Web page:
A lecture delivered on 6 May 2020 in the EUME BERLINER SEMINAR
The Six-Day War of 1967 is a pivotal event in the modern history of the Middle East, and its ripple effects continue to shape events in the different countries of the region to the present day. Of all the belligerent countries that participated in this war, Egypt was the most deeply affected. The war left 10,000 dead, one tenth of the fighting force, in addition to 15,000 wounded and captured. The entire Sinai Peninsula, 6% of Egypt’s total area, was lost. More than 80% of military materiel was either destroyed or abandoned.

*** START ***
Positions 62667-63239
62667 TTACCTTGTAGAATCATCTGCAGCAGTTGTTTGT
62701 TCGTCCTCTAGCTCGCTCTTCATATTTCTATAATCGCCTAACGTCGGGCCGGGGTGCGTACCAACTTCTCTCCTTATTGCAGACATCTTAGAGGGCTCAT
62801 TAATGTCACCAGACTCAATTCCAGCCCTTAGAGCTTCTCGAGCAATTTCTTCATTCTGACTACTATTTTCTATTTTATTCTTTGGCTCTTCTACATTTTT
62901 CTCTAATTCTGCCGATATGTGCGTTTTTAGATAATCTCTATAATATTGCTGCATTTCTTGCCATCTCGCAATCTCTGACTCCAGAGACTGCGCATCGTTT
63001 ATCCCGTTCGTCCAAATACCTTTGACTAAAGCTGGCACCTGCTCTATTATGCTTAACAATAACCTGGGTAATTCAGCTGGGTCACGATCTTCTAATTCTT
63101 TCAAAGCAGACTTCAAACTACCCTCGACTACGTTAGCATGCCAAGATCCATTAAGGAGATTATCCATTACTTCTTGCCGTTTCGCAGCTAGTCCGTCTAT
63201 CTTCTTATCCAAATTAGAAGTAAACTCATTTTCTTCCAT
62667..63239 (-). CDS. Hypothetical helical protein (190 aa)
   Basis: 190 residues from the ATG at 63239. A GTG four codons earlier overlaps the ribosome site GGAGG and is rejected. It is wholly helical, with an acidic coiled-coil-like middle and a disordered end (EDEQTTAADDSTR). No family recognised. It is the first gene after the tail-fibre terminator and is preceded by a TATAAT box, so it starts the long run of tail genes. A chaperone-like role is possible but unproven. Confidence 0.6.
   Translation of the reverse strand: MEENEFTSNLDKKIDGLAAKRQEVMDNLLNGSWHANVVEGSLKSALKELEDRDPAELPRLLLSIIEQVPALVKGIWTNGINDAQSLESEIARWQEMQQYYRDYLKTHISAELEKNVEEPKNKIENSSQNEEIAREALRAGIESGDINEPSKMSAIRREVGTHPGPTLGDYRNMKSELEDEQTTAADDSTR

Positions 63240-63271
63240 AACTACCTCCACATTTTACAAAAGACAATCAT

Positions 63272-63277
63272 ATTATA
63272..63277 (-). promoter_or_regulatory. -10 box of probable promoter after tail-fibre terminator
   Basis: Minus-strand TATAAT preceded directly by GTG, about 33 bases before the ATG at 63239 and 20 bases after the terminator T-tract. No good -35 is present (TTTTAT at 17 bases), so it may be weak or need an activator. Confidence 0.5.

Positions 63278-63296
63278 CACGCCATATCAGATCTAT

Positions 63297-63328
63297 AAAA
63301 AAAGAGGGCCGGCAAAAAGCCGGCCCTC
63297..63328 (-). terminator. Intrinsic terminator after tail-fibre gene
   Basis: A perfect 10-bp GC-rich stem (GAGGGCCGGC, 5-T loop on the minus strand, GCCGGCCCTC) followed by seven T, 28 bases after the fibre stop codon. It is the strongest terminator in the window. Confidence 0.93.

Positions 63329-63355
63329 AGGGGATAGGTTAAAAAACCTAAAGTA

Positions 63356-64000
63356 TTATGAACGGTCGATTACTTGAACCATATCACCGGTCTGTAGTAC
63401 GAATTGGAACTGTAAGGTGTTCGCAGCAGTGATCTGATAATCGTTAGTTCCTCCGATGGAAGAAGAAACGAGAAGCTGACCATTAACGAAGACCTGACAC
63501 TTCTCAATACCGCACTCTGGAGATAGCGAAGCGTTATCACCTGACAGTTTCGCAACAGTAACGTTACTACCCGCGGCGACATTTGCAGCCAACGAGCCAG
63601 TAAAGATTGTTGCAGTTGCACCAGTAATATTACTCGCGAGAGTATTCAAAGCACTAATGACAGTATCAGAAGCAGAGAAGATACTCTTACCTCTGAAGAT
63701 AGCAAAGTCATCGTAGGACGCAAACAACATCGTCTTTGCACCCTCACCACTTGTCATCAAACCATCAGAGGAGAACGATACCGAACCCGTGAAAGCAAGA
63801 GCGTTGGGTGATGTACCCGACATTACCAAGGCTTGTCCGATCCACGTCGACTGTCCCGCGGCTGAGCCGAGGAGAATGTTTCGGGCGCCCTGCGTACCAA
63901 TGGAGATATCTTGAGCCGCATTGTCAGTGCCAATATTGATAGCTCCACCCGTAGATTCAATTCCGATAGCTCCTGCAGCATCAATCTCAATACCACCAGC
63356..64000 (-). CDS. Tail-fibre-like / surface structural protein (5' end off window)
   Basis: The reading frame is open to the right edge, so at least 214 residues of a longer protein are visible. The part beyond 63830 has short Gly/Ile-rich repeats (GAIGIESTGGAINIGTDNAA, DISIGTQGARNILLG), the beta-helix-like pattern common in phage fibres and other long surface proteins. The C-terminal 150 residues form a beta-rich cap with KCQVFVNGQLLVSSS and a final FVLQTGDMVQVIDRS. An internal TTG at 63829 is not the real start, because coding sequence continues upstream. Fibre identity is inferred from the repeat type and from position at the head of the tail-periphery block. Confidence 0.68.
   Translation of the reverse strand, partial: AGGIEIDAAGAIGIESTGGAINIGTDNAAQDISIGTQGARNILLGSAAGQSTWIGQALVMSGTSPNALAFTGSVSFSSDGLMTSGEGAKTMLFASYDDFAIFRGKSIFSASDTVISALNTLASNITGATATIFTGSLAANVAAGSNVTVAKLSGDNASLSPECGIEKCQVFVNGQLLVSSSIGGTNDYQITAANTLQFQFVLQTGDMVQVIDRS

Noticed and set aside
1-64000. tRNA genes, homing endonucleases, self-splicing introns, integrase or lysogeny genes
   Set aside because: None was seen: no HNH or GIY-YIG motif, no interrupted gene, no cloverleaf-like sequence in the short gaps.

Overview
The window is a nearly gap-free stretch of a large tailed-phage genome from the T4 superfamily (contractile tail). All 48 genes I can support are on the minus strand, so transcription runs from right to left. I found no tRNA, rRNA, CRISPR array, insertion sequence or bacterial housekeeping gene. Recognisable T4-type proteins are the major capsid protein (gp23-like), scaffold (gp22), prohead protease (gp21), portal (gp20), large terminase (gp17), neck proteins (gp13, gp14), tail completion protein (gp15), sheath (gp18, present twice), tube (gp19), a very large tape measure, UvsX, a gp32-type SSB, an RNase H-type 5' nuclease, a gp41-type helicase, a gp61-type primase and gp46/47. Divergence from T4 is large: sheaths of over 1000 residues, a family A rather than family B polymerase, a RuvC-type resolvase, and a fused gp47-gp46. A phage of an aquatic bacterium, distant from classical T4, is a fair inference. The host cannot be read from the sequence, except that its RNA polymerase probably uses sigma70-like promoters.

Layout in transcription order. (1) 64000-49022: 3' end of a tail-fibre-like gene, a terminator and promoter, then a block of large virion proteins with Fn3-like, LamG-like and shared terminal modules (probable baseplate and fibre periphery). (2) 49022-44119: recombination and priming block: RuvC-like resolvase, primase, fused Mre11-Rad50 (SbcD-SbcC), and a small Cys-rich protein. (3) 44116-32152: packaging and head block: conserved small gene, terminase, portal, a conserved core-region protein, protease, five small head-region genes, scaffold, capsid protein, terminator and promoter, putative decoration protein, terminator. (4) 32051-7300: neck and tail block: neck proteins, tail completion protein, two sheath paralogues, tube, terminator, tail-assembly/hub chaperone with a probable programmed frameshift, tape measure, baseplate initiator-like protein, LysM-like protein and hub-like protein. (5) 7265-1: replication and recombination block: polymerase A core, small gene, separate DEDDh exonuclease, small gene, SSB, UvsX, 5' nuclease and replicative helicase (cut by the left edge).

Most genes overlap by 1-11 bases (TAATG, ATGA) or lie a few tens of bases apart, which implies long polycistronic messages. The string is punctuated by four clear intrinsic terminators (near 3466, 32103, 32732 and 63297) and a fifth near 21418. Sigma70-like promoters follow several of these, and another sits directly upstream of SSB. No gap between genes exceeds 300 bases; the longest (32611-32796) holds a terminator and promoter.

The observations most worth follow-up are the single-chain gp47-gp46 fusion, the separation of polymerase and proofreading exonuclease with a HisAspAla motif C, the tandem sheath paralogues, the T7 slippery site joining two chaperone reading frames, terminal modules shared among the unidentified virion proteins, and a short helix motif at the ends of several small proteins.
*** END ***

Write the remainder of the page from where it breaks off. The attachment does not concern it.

Despite its paramount significance, the 1967 War has not been militarily studied from an Egyptian perspective. This talk will attempt to reconstruct the story of the Egyptian army in Sinai and will follow events from the early hours of June 5, till the collapse of the army in the afternoon of June 7. By providing a detailed narrative of these 60 hours of fighting the talk will attempt to address two main questions: while it may be argued that a military defeat was inevitable, given Israel’s military, strategic and economic advantage, did the defeat have to be so catastrophic, so thorough, so quick? Was there a possibility on June 7 to withdraw to the mountain passes east of the Suez Canal rather than evacuate Sinai altogether? Secondly, Given the dismal performance of the leading generals, how come few of them stood trial following the defeat? Thirdly, how was it possible for President Nasser to rebuild the armed forces in a record time and to launch the War of Attrition in September 1967?